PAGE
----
Sunday, January 18, 2009

Imaginary Money

It’s been four months and I still haven’t gotten used to the money system here. So, the printed and coined currency is dirhams (about 8.5 dirhams in a dollar). But in spoken Arabic they quote prices not in dirhams, but in this imaginary currency called “ryals.” There are 20 ryals in one dirham. This is what I go through every time I buy something:

  1. The vendor quotes a price in ryals (e.g. “Elfayn hamsmia u steen”)
  2. I mentally translate that into English (2,560)
  3. Then divide mentally by 20 (128 dirhams)
  4. Decide this is too high and decide I want to pay 80 dirhams
  5. Translate that into ryals (1600 ryals)
  6. Translate that into Arabic (Elf u stamia)
  7. The vendor quotes another price in ryals (Elfayn)
  8. This one is easy to calculate, so it only takes me one translation step (100 dirhams)
  9. I counter with 90, translate that into ryals (1800)
  10. Translate that into Arabic (Elf u tminmia)
  11. The guy holds fast at 2000 so I hand him a 100 dirham bill

I mostly just find it absurd that they don’t think or speak in the currency they use, and if I buy a bunch of stuff at a hanut, the hanut guy will add up this long string of high and complicated numbers (because they’re in ryals) and reach some total that seems astronomically high, which people then have to divide mentally by twenty to figure out which bills and coins to hand him. But even though my sisters and the hanuts I frequent most often have learned to quote prices to me in dirhams, this system is probably not going away anytime soon, so I’m going to eventually stop just thinking how absurd the system is and learn to adapt. I need to train myself to look at a 20 dirham bill and think “400” instead of 20. And be able to ignore the numbers on the 1 and 2 dirham coins and learn them as 20 and 40. This might be the first time in my life when being literate has been a disadvantage. It would be easier to just memorize the blue bill is 400 and the brown one is 2000. Well, after two years of this I am going to be very good at dividing numbers by 20. Useful life skill, right?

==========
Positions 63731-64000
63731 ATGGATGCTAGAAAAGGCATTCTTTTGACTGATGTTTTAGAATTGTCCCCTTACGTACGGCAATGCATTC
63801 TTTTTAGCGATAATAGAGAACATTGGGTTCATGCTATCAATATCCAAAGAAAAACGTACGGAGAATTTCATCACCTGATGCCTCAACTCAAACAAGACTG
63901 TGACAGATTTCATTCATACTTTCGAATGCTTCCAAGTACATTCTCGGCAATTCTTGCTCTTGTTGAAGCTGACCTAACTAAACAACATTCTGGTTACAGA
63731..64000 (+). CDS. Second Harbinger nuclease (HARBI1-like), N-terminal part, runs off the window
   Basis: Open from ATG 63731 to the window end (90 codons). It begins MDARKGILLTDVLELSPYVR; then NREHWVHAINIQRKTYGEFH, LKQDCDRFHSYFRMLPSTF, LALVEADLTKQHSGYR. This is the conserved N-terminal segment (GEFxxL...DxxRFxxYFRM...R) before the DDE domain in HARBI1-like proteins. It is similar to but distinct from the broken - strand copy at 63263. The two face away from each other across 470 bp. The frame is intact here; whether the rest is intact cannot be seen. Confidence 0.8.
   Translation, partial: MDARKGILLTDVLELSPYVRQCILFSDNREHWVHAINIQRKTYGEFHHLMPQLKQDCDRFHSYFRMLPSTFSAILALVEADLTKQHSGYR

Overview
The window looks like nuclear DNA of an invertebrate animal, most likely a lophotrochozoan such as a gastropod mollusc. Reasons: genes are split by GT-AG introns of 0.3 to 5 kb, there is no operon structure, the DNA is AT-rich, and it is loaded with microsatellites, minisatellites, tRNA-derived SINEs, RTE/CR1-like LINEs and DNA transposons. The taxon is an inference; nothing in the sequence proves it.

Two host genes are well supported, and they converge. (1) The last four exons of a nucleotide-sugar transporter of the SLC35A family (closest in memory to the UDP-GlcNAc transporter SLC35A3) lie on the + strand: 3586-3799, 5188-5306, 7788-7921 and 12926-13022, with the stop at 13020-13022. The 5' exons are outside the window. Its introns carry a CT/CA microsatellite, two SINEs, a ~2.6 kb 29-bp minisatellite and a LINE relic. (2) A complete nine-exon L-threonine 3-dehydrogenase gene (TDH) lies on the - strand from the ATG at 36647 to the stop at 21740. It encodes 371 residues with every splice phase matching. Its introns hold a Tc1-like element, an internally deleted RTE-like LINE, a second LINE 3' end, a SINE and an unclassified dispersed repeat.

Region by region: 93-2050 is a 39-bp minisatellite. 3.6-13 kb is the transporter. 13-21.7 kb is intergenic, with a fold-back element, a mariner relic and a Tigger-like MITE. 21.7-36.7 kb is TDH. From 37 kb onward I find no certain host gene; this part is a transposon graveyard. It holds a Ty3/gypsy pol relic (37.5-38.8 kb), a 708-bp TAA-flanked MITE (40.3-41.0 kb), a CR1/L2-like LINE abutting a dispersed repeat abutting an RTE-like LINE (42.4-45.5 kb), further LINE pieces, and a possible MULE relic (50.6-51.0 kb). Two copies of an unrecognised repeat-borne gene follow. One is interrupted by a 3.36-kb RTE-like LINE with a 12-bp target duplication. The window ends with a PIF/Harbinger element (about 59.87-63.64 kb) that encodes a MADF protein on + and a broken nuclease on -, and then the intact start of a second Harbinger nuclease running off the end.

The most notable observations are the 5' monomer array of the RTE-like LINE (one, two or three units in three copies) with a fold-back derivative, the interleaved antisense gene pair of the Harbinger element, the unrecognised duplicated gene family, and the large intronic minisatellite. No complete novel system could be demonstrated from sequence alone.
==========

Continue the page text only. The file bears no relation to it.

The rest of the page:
Another imaginary currency exists here, called "francs". There are 100 francs in a dirham, but there are only a couple of amounts that are quoted in francs instead of ryals: 1000 francs (Elf franc) = 10 dirhams, and "million", which equals 10,000 dirhams.